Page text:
The Boerum Hill Historic District represents a rare and historically significant expression of urban middle-class housing of the mid-19th century. The neighborhood, which originally offered economical housing to local merchants and businessmen, is comprised of approximately 250 row houses and several small-scale commercial structures built between 1845 and 1890. The district is characterized by its modest scale, visual coherence and architectural integrity.
Most of the row houses were designed in a modified Greek Revival or Italianate style although excellent examples of the Gothic Revival, French Second Empire, Greek Revival and Queen Anne styles also occur within the area and contribute to the district’s qualities. The residences within the district are constructed almost entirely of brick and feature a 3-bay, 3-story configuration with projecting stoops, below grade areaways and straight, projecting cornices. Although several the buildings within the district have suffered minor alterations or the loss of detailing, all but a handful retain their original architectural integrity in large measure.
The Boerum Hill Historic District Extension added approximately 288 buildings in three distinct areas adjacent to the original historic district designated in 1973.
The residential blocks in the Extension are notable for their largely intact architectural character and their similarities to the existing Boerum Hill Historic District, while the additional section along Atlantic Avenue enriches our understanding of the neighborhood’s commercial and social history. The commercial storefronts and single-family row houses dating from the 1850s to the 1870s were mostly designed in the Greek Revival and Italianate styles; more eclectic styles appeared in the 1880s as the last remaining empty lots were filled, including a row of Second-Empire style houses on Bergen Street, and neo-Greco-style apartment buildings scattered throughout the Historic District Extension.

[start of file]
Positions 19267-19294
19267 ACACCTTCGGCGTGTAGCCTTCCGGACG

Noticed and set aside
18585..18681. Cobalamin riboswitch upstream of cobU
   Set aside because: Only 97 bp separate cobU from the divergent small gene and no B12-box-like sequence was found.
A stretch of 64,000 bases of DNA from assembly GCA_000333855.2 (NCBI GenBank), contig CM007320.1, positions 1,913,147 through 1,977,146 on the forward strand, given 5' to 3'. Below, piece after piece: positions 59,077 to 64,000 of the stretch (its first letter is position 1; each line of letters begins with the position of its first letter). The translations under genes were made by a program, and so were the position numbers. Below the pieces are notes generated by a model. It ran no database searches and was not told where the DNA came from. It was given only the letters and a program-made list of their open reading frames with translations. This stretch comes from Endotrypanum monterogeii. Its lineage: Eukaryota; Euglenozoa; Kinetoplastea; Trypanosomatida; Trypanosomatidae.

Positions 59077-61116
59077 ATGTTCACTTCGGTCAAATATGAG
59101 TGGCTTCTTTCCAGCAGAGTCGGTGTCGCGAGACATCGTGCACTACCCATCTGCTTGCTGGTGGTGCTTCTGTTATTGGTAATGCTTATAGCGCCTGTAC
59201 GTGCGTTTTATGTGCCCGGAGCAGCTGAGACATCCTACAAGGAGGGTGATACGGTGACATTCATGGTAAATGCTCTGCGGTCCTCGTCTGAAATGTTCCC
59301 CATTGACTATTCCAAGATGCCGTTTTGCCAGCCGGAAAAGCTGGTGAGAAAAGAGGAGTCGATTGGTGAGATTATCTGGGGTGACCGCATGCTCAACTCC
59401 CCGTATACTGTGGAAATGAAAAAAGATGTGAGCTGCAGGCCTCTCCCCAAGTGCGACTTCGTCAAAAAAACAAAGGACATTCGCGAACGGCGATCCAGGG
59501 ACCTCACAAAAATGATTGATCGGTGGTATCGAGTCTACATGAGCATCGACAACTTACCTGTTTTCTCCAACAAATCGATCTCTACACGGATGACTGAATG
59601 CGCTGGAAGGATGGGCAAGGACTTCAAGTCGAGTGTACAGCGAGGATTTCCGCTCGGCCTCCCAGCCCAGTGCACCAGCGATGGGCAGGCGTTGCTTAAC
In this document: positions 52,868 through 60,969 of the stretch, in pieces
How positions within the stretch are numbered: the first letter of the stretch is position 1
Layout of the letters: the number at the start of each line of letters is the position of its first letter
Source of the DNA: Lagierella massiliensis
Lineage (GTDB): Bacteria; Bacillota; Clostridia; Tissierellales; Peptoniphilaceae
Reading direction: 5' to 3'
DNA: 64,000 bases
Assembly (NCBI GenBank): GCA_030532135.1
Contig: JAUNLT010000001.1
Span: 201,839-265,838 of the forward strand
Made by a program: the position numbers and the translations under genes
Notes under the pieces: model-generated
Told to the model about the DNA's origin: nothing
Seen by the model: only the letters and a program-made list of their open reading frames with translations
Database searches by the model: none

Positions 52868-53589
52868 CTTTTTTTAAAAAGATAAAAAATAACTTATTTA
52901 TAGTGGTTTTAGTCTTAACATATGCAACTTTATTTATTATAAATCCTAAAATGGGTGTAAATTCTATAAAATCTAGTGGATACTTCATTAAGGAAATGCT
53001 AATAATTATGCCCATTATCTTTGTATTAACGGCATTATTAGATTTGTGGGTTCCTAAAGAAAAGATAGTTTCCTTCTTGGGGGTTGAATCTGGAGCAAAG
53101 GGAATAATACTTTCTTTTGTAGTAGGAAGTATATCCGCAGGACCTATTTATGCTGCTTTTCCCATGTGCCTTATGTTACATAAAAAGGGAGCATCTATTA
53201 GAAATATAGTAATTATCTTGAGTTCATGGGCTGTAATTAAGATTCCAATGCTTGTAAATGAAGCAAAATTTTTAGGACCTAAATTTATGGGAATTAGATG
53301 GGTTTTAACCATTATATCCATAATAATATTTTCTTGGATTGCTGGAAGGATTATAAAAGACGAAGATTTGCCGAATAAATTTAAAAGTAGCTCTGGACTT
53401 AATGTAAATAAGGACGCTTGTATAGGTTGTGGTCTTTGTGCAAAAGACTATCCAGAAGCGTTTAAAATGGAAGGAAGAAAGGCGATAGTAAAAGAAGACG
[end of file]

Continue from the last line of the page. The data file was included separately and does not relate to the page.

This mix of styles and the handsome decorative details applied to relatively modest structures reveal the aspirations of residents and developers, many of whom had arrived as immigrants pursuing the American dream. With its proximity to the South Brooklyn waterfront, the Gowanus Canal, and Atlantic Avenue, the Boerum Hill Historic District Extension tells the story of how the combined forces of industry and commerce drove the urban development of Brooklyn in the 19th century. Its architecture is representative of this period of residential design, and its intact streetscapes retain a distinct and cohesive historic character.
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